We use cookies to make sure our website better meets your expectations.
You can adjust your web browser's settings to stop accepting cookies. For further information, read our cookie policy.
SEARCH
IN Warsaw
Exchange Rates
Warsaw Stock Exchange - Indices
The Warsaw Voice » Culture » September 3, 2008
Film review
You have to be logged in to use the ReadSpeaker utility and listen to a text. It's free-of-charge. Just log in to the site or register if you are not registered user yet.
The Dark Knight
September 3, 2008 By Witold Żygulski   
Article's tools:
Print

This movie had spectacular success written all over it. The long-awaited sequel to the 2005 blockbuster Batman Begins aimed to eclipse its predecessor in all respects. In terms of statistics at least, this has been accomplished.

The Dark Knight has shot to the no. 3 spot on the all-time movie chart of the Internet Movie Database (www.imdb.com), right behind The Shawshank Redemption by Frank Darabont and The Godfather by Francis Ford Coppola. In terms of the box-office earnings worldwide, The Dark Knight has only ever been beaten by James Cameron's Titanic. Still, during the 152 minutes in the theater, anyone who is not a devoted fan of comic books may wonder if such success is fully deserved. The script abounds in plot inconsistencies, some of the characters are one-dimensional, while others remain faithful copies of what moviegoers previously saw in Batman Begins.

For example, although played by some of the world's most famous actors, the characters of Alfred (Michael Caine-Get Carter, The Cider House Rules), Lieutenant Gordon (Gary Oldman-Leon, Dracula, Harry Potter series) and Lucius Fox (Morgan Freeman-Driving Miss Daisy, The Bucket List, The Shawshank Redemption), make it impossible for the actors to contribute anything more than they did three years ago. To a certain extent, the same is true of Christian Bale in the main role, as his attempts to give Batman psychological depth come across as highly unnatural. A different problem, the replacement of Katie Holmes with Maggie Gyllenhaal (Adaptation, Secretary, World Trade Center) as Rachel Dawes, robs Batman's sweetheart of any charm. What a relief that the screenwriters got rid of this character, as more sequels are probably just a matter of time.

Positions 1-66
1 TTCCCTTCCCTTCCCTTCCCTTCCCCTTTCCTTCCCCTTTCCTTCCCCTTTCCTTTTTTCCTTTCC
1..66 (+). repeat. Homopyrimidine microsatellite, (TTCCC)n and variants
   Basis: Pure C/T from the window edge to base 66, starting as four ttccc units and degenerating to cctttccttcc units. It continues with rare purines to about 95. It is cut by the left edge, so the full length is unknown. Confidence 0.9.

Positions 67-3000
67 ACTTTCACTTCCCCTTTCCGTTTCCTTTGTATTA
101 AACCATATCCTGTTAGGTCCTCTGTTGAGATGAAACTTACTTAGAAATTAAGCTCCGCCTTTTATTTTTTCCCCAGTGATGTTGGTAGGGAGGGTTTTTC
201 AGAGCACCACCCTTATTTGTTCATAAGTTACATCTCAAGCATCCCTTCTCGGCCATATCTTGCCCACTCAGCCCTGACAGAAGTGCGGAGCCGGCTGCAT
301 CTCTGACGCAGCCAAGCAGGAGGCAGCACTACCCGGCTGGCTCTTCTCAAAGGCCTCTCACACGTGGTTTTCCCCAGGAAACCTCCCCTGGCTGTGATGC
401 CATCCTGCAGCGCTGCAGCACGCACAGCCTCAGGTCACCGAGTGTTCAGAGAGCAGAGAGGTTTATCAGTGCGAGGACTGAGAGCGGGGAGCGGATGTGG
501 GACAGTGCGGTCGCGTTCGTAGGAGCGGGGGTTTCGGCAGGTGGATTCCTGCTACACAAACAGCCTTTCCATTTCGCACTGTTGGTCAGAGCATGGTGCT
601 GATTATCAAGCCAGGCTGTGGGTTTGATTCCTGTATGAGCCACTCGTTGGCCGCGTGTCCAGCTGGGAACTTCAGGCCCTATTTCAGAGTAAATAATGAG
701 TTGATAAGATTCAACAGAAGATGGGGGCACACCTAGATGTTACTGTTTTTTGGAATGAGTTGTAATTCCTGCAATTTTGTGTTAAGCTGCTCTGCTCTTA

With one notable exception, the villains in the movie are pretty bland. Tom Wilkinson as Mafia boss Carmino Falcone looked dangerous and repulsive in Batman Begins. His alter ego in The Dark Knight, Salvatore Maroni (Eric Roberts-Star 80, The Specialist, Purgatory) looks and acts like a superannuated model for expensive suits.

Viewers also remain indifferent to the Chinese criminal lord named Lau (Chin Han, a Hong Kong actor mainly known from CitiBank commercials) who is a stereotypical silent Asian. Finally, Scarecrow (Cillian Murphy-The Wind That Shakes the Barley, Red Eye, Breakfast on Pluto), the deranged psychiatrist in Batman Begins, only makes a very brief appearance in one of the opening scenes.

The exception is Heath Ledger (Brokeback Mountain, Casanova, The Brothers Grimm) as the Joker, a role which many believe may earn him a posthumous Academy Award nomination. Deservedly so, as Ledger shines in the role of a psychopath, even when he skirts with kitsch while dressed up as a female nurse.

The motley crew of characters in The Dark Knight is completed by Harvey Dent (Aaron Eckhart-No Reservations, Paycheck, Nurse Betty), who is clearly hindered by his makeup. When he becomes Two Face the actor, who up to that point did very well as the incorruptible district attorney in the film, transforms into something from a low-budget horror flick. That has viewers cowering in their chairs and giggling aloud in turn.
© The Warsaw Voice 2010-2018
E-mail Marketing Powered by SARE